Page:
China’s bomber force is based on the local production of Russian made aircraft first deployed in the 1950s. With the overdue retirement of the Ilyushin IL-28 bomber from front-line, nuclear delivery role, the Tu-16 Badger assumes the role of a medium range, nuclear strike bomber. Being a product of the 1950s technology, the Tu-16 could only carry two or three nuclear bombs over a range of 1,5,00 to 3,100km. China is believed to have over 130 of these vintage planes in operational conditions. The Chinese Navy also operated the Tu-16 in a reserve role primarily. Although the Chinese Air Force possesses a great number of other possible nuclear carrying aircraft, such as the venerable MiG-21, the Russian supplied Su-27, and the newly designed JH-7s; they are not believed to be used for such a role. The Chinese Air Force also has a large inventory of strike and fighter aircraft at their disposal. It is estimated that by 2004 China has a total aircraft inventory of around 4,200 operational aircraft of many types. This inventory includes all the variants of the J-6 or MiG-19 fighter, J-7 or MiG-21, Su-27, IL-28 and Tu 16 bombers. Of these aircraft, the vast majority entered service with the Chinese air force before 1970. The tactical airlift aspect of the air force is at a diminishing capability. Over the last two decades, Chinese leaders have stressed the development of a localized aerospace industry sector capable of designing and developing advanced avionics needed for military aircraft. Despite the investment of large amounts of budgetary and human resources, the Chinese had not shown the ability to promptly design, develop and mass produce an indigenous combat aircraft. The recently revealed J-7, and the J-8, both of which took so long in their developmental stages that by the time they were ready to enter front-line services they were already obsolete by Western standards, showed China the need for more investment in financial and human resources as well as the training of experienced technicians to work in all aspects of the technical design of a combat aircraft. The same holds true of the most vaunted of China’s aircraft developments, the J-10.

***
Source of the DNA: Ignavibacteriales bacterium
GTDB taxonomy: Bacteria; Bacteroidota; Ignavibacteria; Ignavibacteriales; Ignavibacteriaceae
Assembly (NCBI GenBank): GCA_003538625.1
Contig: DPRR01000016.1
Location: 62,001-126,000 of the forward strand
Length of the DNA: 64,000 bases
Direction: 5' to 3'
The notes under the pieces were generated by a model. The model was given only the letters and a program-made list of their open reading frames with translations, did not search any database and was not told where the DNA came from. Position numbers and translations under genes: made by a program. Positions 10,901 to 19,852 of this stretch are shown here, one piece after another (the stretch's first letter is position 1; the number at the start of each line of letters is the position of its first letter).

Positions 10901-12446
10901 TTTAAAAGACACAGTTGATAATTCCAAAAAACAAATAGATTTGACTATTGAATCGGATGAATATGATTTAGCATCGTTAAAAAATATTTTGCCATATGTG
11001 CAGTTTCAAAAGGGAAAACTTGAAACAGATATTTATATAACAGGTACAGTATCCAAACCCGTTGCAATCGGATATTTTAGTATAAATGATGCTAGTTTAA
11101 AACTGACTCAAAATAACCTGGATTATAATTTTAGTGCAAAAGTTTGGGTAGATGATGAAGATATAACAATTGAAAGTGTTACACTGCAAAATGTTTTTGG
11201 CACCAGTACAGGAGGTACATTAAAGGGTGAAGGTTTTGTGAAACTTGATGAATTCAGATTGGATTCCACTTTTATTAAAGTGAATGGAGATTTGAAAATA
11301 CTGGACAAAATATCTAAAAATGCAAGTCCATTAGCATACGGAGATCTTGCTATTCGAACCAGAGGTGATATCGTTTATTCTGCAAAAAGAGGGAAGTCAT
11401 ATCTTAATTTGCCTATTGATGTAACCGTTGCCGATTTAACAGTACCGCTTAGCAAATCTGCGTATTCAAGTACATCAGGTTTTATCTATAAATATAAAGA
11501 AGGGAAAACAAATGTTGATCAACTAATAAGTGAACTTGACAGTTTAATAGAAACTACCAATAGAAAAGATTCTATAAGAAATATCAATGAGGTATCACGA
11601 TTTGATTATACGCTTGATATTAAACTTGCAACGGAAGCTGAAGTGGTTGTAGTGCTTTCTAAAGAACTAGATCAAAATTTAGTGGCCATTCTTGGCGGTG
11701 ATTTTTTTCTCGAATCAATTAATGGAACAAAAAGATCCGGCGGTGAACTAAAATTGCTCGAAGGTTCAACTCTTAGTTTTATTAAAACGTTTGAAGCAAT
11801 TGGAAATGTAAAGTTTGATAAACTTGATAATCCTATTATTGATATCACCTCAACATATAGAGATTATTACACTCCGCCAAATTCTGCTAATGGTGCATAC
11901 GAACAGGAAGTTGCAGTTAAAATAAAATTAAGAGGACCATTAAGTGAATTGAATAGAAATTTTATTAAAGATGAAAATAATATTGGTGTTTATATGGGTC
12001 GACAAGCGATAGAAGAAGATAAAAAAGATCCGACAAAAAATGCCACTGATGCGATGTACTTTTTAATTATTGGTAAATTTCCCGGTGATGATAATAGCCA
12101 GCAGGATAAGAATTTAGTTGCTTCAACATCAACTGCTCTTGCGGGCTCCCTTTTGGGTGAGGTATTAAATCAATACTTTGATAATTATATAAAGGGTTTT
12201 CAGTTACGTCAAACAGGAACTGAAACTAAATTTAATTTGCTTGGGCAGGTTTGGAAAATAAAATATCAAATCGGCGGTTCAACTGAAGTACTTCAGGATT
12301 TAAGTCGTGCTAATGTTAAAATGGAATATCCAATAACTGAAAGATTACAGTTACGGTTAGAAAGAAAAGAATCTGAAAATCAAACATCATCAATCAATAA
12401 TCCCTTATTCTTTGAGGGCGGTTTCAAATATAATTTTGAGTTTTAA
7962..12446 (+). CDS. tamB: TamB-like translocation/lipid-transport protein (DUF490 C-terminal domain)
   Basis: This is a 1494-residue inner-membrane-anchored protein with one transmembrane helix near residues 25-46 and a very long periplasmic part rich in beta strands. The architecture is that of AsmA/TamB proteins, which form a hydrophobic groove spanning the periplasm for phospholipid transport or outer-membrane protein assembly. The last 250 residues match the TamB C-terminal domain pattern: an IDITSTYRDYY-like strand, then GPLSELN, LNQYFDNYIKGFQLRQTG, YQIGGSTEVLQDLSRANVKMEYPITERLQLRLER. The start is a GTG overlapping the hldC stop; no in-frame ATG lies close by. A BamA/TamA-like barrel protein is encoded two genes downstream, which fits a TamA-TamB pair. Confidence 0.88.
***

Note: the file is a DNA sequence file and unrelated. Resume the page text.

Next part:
China is not alone in this area, other countries had tried in the past to design and mass-produce indigenous aircraft systems, most notable Israel, South Africa, India, Taiwan and south Korea; all abandoned their programs in favor of purchasing existing and proved aircraft types from the five largest weapons producers: the United States, Russia, Great Britain, France and Germany. The main reason is the fact that the economic resources needed, not only to design a generation-leaping aircraft, but to be mass produced for local consume, are so massive that developing countries with a small industrial base simply can not afford to spend the necessary resources for a long period of time. This also holds true of large economies with a small gross national product output such as Russia, which is lagging far behind the Western countries in military technology designs. As a direct result of their failure to establish a permanent industrial base capable of producing front-line aircraft, China has renewed its imports of combat airplanes from Russia.